Tuesday, December 28, 2010

Hardest Things First

Someone once said that if you look at your day and do the hardest things first, then the rest of the day will be a breeze. There may be something to that. After running a few miles outside in 12 degree darkness (but very clear and mostly still), nothing else that the day will bring should seem daunting in comparison. There is a sense of accomplishment that I feel from a run like this morning's that is greater than the accomplishment of simply covering the distance. I have never minded running in the cold--even extreme cold--so long as it is not slippery. The ice and I do not get along well. The paths around my town are snow covered, but not icy, and that is a joy.

Last night Abby and I were looking at pictures from the Afton Trail Run that we did together last July. It was the hardest thing that either of us had done (Yes, even harder that the Goofy Race and a Half Challenge) and it was great fun remembering the points on the race course where the pictures had been taken. From the very first hill the race was a challenge like none other, but at the end, and even last night, Abby said that it was her greatest running accomplishment so far in her life and she cannot wait to run it again this July.

This tells me something--those accomplishments that are most satisfying are not usually those that come easily or quickly. Even if achieving something is difficult, the challenge of the accomplishment seems to only enhance the satisfaction of making it to the finish. In other words, the greater the challenge, the deeper the satisfaction.

I suppose that is the place of choosing. Will I choose low-level, easily attainable goals and achieve them every time with a minimum of effort? Or will I choose daunting, seemingly impossible goals that may not be achievable even with maximum effort? That is one of the things that I love about running--I can always find the next seemingly impossible goal. My running proficiency is such that I do not need to do something like running across the United States to be seriously challenged.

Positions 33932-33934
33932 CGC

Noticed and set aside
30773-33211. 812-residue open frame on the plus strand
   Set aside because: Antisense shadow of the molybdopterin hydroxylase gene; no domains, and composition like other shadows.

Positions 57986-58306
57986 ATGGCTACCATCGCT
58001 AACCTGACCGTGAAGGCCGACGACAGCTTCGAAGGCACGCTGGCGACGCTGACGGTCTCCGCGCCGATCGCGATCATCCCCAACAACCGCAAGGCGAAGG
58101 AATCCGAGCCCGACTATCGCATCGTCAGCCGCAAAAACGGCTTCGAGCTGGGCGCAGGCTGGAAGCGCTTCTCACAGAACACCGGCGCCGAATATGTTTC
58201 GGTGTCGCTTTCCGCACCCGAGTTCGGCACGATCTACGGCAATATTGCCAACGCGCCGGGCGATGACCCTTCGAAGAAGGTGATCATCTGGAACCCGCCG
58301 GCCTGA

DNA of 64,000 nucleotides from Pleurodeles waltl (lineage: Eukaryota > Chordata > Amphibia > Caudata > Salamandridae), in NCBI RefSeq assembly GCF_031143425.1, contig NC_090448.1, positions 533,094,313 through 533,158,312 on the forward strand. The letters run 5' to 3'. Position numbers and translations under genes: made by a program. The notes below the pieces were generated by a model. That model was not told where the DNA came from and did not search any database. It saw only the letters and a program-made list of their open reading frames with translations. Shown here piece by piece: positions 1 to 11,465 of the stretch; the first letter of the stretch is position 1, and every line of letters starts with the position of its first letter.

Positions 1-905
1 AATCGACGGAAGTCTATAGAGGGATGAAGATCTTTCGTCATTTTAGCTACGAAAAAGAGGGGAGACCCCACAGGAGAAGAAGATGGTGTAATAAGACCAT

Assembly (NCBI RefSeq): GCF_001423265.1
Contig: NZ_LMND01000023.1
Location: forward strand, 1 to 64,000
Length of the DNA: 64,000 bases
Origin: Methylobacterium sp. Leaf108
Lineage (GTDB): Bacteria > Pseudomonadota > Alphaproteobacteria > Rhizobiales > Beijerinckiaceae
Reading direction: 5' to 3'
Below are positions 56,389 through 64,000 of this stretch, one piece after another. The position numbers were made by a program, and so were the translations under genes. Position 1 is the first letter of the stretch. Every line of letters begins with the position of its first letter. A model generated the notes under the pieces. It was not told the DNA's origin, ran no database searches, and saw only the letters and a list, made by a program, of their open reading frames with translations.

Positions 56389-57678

Our faith journey is much the same way. I suppose that it is possible to choose a low-level path. Not much praying; just attend church when it is convenient; give from my spare change and spare time; pull out the Bible and read at Christmas and Easter. But what kind of faith journey is that? That would be like running to the end of the driveway and calling it a day. Certainly no lasting satisfaction there! And yet, if that was all I knew of running, I would not understand how enjoyable and invigorating it can be--how life-altering and deeply satisfying. I wonder if that is the same with faith?

How would my faith journey (or yours) be different if I consistently chose the uphill path that was less traveled as opposed to the downhill course that was well-trampled? What new vistas of God's power might I encounter? What satisfying challenges might I actually overcome? I have to believe that fully following God--heart, mind, soul, and strength--would be more satisfying than a spare change/spare time kind of faith. Radical, by David Platt, is a book that is challenging my approach to faith in the same way that running with Abby pushes me in my approach to running. It is worth a thoughtful reading. But only if you are prepared to have your comfortable life turned inside out.

Pressing On!